Any thoughts?
6/6/2008 10:04 AM | mreynol5
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# re: Working with Date and/or Time values in SQL Server: Don't Format, Don't Convert -- just use DATETIME

Hi,

I resolved the six digit date problem. In SQL I changed the value from int for DOB to Date/Time. The date when the table was refreshed came out with a bogus year in the future (e.g.3879) but the day and month were correct. Using Excel I copied the data and applied the following : SQL Date 14/01/3879 minus 30/12/3798 equals 14/01/1980 - we checked the dates with our other system and there was a 100% correct match.

Now if I could just figure out how they convert a six digit time into a meaningful human time! Same methodology to date does not work.
6/24/2008 10:31 PM | Roger
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# re: Working with Date and/or Time values in SQL Server: Don't Format, Don't Convert -- just use DATETIME

Hi Jeff

Just found your post while googling to research a problem of mine.

Great post!

I'm somwhat of a novice using SQL but have been creating database with MS Access and programming in VBA for years. Your analogy makes perfect sens and I can see where this should be the better approach most of the time.

But here is my dilema. I'm using an MS Access front end on an MS SQL server back end. My problem is that Access and MS SQL have different base date.

As you suggested
in T-SQL
Select Cast(0.0 as datetime) returns 1900-01-01 00:00:00.000

But in Access VBA
Format(CDate(0.0), "yyyy-mm-dd hh:nn:ss") returns 1899-12-30 00:00:00

So if I store the date using the MS Access Base, on the front end, everything is peachy. Access seem to natively suppress the date portion for any datetime value where the date is equal to day 0.
But,should I use SQL directly in the future, all value will be offset by 2. So that if I for example I do the following

select getdate() as Now, getdate() + '12/31/1899 12:00:00 AM' as NowPlusZeroDateTimeAccess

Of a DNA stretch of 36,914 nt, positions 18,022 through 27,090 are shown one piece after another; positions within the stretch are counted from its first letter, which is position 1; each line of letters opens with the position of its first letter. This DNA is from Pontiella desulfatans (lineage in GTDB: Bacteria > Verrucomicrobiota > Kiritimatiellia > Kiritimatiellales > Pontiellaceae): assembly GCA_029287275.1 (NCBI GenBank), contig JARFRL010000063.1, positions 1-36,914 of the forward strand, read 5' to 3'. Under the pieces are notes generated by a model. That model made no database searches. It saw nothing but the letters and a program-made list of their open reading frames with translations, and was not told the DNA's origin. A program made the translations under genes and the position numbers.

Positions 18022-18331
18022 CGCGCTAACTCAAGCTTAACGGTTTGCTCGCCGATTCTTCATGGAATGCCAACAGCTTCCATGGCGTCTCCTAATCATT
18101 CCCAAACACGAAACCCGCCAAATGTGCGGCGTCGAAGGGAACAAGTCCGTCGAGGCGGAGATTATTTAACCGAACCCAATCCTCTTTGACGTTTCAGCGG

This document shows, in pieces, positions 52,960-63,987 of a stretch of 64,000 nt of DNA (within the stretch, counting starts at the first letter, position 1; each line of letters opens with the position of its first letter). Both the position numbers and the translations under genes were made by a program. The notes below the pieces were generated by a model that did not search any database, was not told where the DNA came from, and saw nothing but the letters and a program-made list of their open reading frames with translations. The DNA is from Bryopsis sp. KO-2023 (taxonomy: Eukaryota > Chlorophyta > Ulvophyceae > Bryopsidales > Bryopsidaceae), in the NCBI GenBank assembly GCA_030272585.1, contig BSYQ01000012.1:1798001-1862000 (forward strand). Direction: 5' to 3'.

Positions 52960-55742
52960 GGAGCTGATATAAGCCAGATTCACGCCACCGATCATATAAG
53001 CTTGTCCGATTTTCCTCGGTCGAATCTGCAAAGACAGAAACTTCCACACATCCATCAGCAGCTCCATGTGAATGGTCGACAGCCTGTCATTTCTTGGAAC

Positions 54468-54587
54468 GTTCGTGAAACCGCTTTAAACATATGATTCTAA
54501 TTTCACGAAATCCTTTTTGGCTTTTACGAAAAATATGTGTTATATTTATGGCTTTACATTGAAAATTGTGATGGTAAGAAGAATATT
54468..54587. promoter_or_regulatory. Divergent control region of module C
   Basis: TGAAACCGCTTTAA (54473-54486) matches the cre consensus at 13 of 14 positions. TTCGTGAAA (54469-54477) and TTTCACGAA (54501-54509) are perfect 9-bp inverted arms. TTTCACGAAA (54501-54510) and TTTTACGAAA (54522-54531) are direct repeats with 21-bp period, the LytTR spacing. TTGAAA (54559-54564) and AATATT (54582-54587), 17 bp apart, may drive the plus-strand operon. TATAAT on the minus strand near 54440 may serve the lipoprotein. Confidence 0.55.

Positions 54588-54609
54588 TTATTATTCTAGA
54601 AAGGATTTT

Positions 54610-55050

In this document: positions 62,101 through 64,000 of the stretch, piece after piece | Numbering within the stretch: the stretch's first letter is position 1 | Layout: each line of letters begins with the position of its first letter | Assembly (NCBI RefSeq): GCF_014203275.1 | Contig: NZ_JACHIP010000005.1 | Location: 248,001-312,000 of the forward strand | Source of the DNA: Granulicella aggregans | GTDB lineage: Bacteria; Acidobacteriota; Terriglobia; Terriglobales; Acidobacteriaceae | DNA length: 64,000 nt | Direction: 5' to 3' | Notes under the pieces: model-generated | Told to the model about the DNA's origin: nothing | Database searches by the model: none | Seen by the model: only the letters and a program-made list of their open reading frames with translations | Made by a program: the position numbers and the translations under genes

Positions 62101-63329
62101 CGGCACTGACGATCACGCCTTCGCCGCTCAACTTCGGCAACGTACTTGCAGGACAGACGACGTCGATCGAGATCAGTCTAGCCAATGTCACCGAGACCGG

Now NowPlusZeroDateTimeAccess
----------------------- -------------------------
2008-07-07 16:55:33.840 2008-07-06 16:55:33.840


On the other hand, if I store the time values in the database using T-SQL base date, when I use the front end, the date (1/1/1900) is displayed whenever the user attempts to edit the time.
With Access front end, I can speficy the display format to ignore the date component, but when one enters the field in edit mode, the full date and time are displayed. I don't think there is a way to turn this off in Access.

I am not expeting a fix. Obviously working with an Access front end is in noy an up to date standard for DB application of any complexity. But I just wanted to point this out.

From my side, I will just pick the Access Base Day to make things simpler for users, but I will have to be careful should I ever need to add or subtract time only fields with date & time fields outside of Access and VBA.

7/7/2008 8:08 PM | PeterD
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# re: Working with Date and/or Time values in SQL Server: Don't Format, Don't Convert -- just use DATETIME

Jeff --- Excellent ! Thnks for enhancing the skill logically


--- Good Bye
7/25/2008 10:58 AM | Gaurang Shah
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# re: Working with Date and/or Time values in SQL Server: Don't Format, Don't Convert -- just use DATETIME